Rumored Morale Problems Plague the Cranford Municipal Building
Within a short period of time Cranford employees have quit. A few examples:
Zoning Officer
Township Engineer
Downtown Business & Economic Development Director
Police Chief
Assistant Zoning Officer
Township Clerk
Tax Collector

Planned Development On Birchwood Avenue In Cranford Moves Forward After Judge's Ruling

By Christy Potter, Cranford ChronicleCranford Chronicle
February 07, 2013

The battle over Birchwood took another step forward Tuesday as Judge Lisa Chrystal adopted the recommendations of the hearing officer and set a date for the final hearing on compliance.

Chrystal accepted Special Hearing Officer Douglas Wolfson’s recommendations to approve the site plan and elevation of Birchwood Avenue.

The judge also set April 22 as the date for the final hearing to determine whether Cranford is now in compliance with its affordable housing obligations and has taken all the procedural steps to insure future compliance, according to Philip Morin, who was the township’s attorney until the end of 2012 and is still acting as council on the issue. Morin said the final hearing will also provide a time frame for which the town will be protected from future Mt. Laurel/builder’s remedy litigation.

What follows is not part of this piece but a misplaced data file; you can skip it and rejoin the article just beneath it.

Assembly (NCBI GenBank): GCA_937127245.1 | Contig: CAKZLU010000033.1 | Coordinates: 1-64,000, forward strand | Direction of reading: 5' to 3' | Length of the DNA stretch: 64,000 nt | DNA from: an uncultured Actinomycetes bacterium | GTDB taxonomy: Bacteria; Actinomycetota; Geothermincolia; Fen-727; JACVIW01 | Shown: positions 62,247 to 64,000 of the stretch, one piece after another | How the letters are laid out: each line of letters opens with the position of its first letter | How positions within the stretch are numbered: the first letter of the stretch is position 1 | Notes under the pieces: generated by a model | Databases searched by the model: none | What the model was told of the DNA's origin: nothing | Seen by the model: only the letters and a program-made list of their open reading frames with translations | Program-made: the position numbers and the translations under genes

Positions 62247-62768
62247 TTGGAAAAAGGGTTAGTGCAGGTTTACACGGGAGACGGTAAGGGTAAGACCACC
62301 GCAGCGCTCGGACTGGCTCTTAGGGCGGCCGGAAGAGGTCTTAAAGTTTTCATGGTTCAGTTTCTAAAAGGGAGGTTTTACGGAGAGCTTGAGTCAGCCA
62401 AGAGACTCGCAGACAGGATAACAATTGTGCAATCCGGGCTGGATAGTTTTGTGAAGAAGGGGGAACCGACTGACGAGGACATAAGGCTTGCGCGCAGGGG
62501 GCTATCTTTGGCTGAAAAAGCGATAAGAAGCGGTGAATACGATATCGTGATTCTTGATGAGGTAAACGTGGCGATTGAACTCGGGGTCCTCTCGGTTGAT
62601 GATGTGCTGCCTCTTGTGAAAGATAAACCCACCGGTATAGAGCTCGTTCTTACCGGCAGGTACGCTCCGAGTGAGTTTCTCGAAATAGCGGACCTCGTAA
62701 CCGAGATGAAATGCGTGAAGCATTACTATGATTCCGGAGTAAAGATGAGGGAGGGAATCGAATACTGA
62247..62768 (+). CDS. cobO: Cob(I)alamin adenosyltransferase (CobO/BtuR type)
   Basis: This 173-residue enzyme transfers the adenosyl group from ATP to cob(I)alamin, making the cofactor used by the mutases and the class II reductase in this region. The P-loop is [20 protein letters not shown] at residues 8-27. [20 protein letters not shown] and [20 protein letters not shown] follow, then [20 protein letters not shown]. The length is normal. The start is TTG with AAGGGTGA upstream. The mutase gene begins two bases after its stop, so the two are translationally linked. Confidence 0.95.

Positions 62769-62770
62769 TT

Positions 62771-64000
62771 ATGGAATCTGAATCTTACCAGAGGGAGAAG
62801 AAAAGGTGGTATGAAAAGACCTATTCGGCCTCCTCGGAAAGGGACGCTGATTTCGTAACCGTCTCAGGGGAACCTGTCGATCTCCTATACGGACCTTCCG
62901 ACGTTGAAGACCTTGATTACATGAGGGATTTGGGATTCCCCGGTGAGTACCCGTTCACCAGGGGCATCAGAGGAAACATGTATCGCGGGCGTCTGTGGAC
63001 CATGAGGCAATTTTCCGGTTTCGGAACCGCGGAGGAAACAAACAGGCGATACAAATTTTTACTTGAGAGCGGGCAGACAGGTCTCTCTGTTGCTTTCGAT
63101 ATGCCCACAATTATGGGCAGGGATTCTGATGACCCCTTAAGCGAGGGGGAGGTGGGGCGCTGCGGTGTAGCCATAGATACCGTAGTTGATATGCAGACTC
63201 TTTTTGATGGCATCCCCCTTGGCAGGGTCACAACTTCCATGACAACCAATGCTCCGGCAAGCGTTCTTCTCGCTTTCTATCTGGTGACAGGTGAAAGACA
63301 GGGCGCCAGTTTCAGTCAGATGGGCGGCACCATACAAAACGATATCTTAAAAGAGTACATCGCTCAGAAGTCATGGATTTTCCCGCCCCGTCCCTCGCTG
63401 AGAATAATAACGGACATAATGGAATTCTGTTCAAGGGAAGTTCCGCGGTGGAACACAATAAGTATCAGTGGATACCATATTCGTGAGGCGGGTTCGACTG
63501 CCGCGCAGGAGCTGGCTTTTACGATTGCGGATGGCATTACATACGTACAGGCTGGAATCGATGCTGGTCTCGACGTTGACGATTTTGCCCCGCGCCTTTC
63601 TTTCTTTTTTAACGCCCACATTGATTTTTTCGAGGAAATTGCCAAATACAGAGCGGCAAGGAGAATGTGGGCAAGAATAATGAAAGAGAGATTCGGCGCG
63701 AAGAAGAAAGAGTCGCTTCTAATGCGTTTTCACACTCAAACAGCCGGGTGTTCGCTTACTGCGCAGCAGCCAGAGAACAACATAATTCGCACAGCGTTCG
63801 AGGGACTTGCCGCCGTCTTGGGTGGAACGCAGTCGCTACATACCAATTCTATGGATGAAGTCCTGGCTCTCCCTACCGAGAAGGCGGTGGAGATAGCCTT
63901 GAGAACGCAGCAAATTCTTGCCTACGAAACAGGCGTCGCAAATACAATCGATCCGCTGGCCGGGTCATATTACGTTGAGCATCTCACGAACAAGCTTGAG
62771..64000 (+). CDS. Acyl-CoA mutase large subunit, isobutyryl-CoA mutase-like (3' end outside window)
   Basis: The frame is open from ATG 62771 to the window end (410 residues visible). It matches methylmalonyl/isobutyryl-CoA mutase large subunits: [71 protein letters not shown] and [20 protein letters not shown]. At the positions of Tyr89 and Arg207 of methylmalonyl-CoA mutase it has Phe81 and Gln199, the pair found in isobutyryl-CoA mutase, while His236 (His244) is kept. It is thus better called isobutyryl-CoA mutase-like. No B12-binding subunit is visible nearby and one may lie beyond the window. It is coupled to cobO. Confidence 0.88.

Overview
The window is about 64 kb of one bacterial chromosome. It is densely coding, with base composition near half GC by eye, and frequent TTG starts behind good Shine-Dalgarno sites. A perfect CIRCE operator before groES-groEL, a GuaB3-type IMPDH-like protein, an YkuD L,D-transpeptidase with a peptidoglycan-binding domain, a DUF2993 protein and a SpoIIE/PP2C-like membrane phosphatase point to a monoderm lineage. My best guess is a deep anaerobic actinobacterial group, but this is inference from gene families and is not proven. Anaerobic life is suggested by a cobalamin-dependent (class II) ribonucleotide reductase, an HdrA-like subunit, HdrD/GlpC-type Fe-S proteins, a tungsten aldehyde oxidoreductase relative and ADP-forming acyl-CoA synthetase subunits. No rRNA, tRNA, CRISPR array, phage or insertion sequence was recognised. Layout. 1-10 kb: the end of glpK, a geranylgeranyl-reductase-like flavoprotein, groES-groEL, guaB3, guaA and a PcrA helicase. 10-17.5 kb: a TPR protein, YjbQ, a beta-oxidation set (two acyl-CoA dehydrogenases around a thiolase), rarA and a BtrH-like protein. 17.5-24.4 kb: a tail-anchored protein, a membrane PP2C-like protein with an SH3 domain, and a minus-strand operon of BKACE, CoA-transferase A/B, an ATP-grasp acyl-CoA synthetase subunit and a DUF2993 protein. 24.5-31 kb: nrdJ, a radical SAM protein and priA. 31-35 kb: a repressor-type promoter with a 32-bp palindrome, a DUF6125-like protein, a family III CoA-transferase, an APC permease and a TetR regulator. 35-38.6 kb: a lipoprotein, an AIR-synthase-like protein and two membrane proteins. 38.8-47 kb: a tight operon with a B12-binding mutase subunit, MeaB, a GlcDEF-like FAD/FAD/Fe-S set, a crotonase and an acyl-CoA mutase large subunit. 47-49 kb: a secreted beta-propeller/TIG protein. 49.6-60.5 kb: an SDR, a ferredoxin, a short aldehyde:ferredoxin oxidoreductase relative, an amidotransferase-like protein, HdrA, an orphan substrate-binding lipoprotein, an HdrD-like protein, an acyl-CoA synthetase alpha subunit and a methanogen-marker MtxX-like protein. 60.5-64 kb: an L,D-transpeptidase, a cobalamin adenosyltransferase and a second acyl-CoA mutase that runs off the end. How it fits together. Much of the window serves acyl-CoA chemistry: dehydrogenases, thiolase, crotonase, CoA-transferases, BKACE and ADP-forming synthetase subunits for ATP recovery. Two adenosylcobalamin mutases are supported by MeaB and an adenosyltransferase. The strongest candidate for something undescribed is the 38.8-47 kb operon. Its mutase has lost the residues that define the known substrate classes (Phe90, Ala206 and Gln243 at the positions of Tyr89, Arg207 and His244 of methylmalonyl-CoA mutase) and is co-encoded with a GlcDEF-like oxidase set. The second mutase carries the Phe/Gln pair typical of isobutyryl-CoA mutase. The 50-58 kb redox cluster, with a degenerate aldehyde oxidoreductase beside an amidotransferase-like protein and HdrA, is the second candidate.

The site plans, which residents and officials have been fighting for more than a year, call for construction of 360 apartments on the property, including 60 affordable housing units. The plan also calls for a five-story parking garage.

The property is located on a 16-acre tract of land at 215-235 Birchwood Avenue, an area prone to flooding. After Hurricane Irene, the area was submerged in several feet of water, and township committee members have pointed out the safety issues in the area after other bouts of bad weather.

The township has been trying to appeal the judge’s July 2011 decision in a builder’s remedy lawsuit to allow the developer, Cranford Development Associates, to build on the site.

There have been a number of twists and turns along the way, including a township complaint, filed in November 2012, that court-appointed special master Elizabeth McKenzie had shown herself to be biased by declaring herself an “affordable housing advocate.” The judge threw out Cranford’s complaint.

The special master wrote two opinions for the court, first finding that the builder’s remedy was appropriate and then, in December 2010, she issued another report saying although there are some environmental issues at the site, she didn’t find them to be unmanageable.